Germany’s historical claims to what would comprise the Warthegau were problematic, for not only did Germans make up a small fraction of its total population (just 325,000, compared to 4.2 million ethnic Poles and 400,000 Jews), but in fact Greater Poland was the cradle of the Polish state in the tenth century (Gniezno, which found itself within the Warthegau, was the first Polish capital). Thus, to Germanize the region, Greiser resorted to brutal persecutions and forced deportations of Poles and Jews from their homes to the General Government.
The Warthegau was considered the Mustergau, or “model Gau,” where the German Nazis would test many policies they would implement in other parts of occupied Europe. For instance, the Fort VII concentration camp in Poznan was the first place were Polish and Jewish psychiatric patients were gassed, while the village of Chełmno nad Nerem, renamed Kulmhof, became host to the first extermination camp; there, up to 200,000 Jews were killed in gas vans.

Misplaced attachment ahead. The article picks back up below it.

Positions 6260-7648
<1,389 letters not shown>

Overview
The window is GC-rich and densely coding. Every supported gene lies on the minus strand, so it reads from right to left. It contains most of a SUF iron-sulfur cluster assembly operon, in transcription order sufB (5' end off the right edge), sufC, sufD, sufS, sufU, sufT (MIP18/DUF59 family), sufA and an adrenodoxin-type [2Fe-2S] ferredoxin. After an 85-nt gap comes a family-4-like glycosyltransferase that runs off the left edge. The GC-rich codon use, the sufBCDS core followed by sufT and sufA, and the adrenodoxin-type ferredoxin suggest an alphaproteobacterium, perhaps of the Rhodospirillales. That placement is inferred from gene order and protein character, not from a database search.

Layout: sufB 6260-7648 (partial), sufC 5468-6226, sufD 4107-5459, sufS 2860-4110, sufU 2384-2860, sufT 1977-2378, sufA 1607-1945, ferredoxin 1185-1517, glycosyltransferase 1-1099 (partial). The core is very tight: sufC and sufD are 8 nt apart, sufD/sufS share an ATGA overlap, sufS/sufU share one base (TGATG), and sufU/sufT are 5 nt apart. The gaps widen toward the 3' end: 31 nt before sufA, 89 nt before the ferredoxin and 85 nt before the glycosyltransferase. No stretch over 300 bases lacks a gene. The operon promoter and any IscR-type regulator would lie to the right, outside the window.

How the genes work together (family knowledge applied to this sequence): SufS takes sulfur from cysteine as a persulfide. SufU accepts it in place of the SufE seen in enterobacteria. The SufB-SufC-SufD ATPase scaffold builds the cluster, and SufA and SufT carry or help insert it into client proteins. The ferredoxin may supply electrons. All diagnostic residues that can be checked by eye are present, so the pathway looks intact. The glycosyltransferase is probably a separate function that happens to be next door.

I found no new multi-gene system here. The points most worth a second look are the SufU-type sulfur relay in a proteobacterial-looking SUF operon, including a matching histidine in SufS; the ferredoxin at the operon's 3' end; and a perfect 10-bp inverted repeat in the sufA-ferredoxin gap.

The Warthegau was also the testing ground of Hitler’s Kirchenpolitik, or Church policy. Nowhere in Nazi-ruled Europe, however, would casualties among the clergy prove to be so high: throughout the war, three-fourths of Warthegau priests were interned in prisons as well as forced labor and concentration camps. Meanwhile, Huener notes that the death rates among Catholic priests in the four dioceses within the Warthegau (Poznan, Gniezno, Lodz, and Wloclawek) amounted to 35, 37, 38, and over 50 percent, respectively (with regards to the Wloclawek see, Huener simply writes that “more than half” of the Catholic clergy died without giving a more precise number).
This means that in twentieth-century European history, German-occupied west-central Poland was, alongside the excesses of the Spanish Civil War and Stalinist regimes in various East European countries (the cruelest of which was Hoxha’s Albania), the bloodiest episode of the martyrdom of Catholic clergy.
A multifaceted approach